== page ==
- The agreement was also contingent on a $15 million fundraising campaign mounted by both organizations to secure deCordova’s endowment, operational stability, and to plan for the future. All official and legal requirements have now been fulfilled. The organizations are in the final stages of completing a $15 million fundraising campaign to secure deCordova’s endowment and to support some immediate needs. The campaign has received gifts to date totaling $12.5 million. Both organizations are hoping the news of the integration will inspire more people to get involved.
Are The Trustees buying deCordova?
No, deCordova Sculpture Park and Museum as an entity is now a Trustees reservation. The bulk of the land and buildings, however, will continue to be owned by the Town of Lincoln. Under The Trustees umbrella, deCordova will continue to operate as a 501(c)(3) non-profit. Changes in the governance of deCordova include The Trustees assuming operational management while building support for deCordova’s mission through its statewide membership program, marketing capacity, and donor base.
Will the town maintain the land and buildings?
No, they will be now be maintained by The Trustees, who will also uphold conservation requirements needed to protect the Town’s drinking water.
Is this essentially a merger?
The integration is not officially a merger because The Trustees will assume management of deCordova as one of its affiliates, while deCordova remains its own 501(c)(3) status.
Will deCordova Sculpture Park and Museum change its brand or name?
The appearance and the mission of deCordova are not changing. The Trustees’ goal is to continue providing inspired art and landscape experiences, at deCordova and other Trustees reservations. Trustees branding will begin to appear on the campus over the coming months.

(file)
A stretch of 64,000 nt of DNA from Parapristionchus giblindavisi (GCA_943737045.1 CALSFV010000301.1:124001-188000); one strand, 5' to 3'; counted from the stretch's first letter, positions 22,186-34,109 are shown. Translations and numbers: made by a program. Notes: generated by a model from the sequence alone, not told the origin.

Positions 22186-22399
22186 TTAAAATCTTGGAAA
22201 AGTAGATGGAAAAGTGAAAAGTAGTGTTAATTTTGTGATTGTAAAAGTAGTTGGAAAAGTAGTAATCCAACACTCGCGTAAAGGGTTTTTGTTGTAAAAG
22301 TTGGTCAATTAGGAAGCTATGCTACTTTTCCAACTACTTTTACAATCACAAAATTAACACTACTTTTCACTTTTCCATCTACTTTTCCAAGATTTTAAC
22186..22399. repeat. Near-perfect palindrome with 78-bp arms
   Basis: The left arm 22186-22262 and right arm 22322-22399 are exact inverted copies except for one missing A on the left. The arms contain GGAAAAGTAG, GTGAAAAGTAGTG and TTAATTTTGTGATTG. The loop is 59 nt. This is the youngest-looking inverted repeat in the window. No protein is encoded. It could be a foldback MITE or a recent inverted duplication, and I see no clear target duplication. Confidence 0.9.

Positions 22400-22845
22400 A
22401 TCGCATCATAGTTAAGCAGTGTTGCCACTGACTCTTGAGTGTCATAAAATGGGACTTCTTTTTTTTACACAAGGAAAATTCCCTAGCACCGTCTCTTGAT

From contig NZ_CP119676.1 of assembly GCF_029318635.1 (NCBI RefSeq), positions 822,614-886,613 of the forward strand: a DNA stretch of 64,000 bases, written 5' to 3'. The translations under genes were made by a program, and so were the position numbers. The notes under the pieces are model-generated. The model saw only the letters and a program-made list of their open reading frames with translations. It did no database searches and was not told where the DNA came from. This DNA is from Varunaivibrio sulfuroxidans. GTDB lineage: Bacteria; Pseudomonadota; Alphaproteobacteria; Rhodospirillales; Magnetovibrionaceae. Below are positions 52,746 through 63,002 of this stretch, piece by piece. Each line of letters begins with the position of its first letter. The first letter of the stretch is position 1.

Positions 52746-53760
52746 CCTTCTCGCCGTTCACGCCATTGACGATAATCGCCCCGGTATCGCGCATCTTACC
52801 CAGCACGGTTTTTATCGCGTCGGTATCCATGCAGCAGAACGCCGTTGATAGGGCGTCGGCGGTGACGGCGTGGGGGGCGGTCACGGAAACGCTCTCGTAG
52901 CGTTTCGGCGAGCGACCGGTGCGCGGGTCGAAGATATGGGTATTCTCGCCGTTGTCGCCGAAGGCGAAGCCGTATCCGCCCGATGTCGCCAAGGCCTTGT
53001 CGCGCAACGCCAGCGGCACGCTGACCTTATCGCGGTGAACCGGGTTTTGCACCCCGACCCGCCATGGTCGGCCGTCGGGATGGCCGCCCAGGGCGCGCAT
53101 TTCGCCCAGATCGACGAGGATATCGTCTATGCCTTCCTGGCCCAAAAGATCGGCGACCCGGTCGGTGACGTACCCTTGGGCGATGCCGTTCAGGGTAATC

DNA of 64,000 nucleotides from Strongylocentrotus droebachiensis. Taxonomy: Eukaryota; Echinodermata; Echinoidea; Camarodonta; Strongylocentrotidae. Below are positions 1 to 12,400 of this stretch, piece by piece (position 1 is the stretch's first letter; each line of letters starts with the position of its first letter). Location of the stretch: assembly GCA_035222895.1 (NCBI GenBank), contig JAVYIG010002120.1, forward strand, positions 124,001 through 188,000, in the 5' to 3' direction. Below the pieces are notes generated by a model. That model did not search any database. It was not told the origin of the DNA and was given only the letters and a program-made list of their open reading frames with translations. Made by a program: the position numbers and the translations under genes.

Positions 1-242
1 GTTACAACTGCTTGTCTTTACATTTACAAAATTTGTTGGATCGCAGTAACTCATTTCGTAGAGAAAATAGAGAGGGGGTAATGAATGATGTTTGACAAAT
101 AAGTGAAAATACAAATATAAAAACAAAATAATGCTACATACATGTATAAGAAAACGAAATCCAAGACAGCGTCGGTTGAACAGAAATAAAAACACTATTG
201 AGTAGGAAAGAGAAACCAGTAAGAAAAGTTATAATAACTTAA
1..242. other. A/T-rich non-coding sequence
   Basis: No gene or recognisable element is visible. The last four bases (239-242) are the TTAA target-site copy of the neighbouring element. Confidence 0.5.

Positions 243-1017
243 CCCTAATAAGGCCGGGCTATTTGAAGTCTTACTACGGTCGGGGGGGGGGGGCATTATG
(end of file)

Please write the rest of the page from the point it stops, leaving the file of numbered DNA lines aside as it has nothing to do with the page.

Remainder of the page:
What will the integration mean to current deCordova members?
DeCordova members are now officially Trustees Members. New memberships purchased at deCordova will provide members with all of the benefits that Trustees members receive.
When will Trustees Members be granted Member privileges at deCordova?
Trustees Members may now present their Trustees Member cards at deCordova for free admission and discounts on programs and on purchases in the shop and café. A full list of Trustees Member benefits is available on our website.
Will Town of Lincoln residents still have free access to the property?
Yes, Lincoln residents will continue to have free access to the grounds and museum as well as use of the parking lot for the annual Fourth of July festivities.
I’d like to donate to deCordova. How do I do that?
As of July 1, we kindly ask that donations be made to The Trustees with an indication that you would like your gift to support deCordova. For questions, please call Jennifer Klahn, Associate Director of Philanthropy at email@example.com.
Has The Trustees integrated with other organizations in the past?
Yes. Previous integrations included Boston Natural Areas Network in Boston in 2008, Fruitlands Museum in Harvard in 2016, and The FARM Institute in Edgartown in 2016.
Now that integration is official, how long will implementation take?
As with all past integrations for The Trustees, we anticipate working closely over the next 12-18 months to integrate systems, staff, and stewardship.
What is deCordova Sculpture Park and Museum?
DeCordova was founded in 1948 and has since grown into a nationally and internationally recognized venue for contemporary art with a permanent collection of over 3,400 objects. The sculpture park was inaugurated in 1966 and quickly became a signature feature of the museum that now ranges over twenty-eight acres. Today, deCordova welcomes some 80,000 annual visitors who enjoy outdoor sculpture displays and curated indoor exhibits, enhanced by innovative learning and engagement programs designed for all ages.
What is The Trustees of Reservations?
Founded in 1891 by landscape architect Charles Eliot, The Trustees of Reservations preserves, for public use and enjoyment, properties of exceptional scenic, historic, and ecological value in Massachusetts. The Trustees protects 118 special places across the state, including iconic places like Castle Hill on the Crane Estate in Ipswich, Fruitlands Museum in Harvard, and World’s End in Hingham.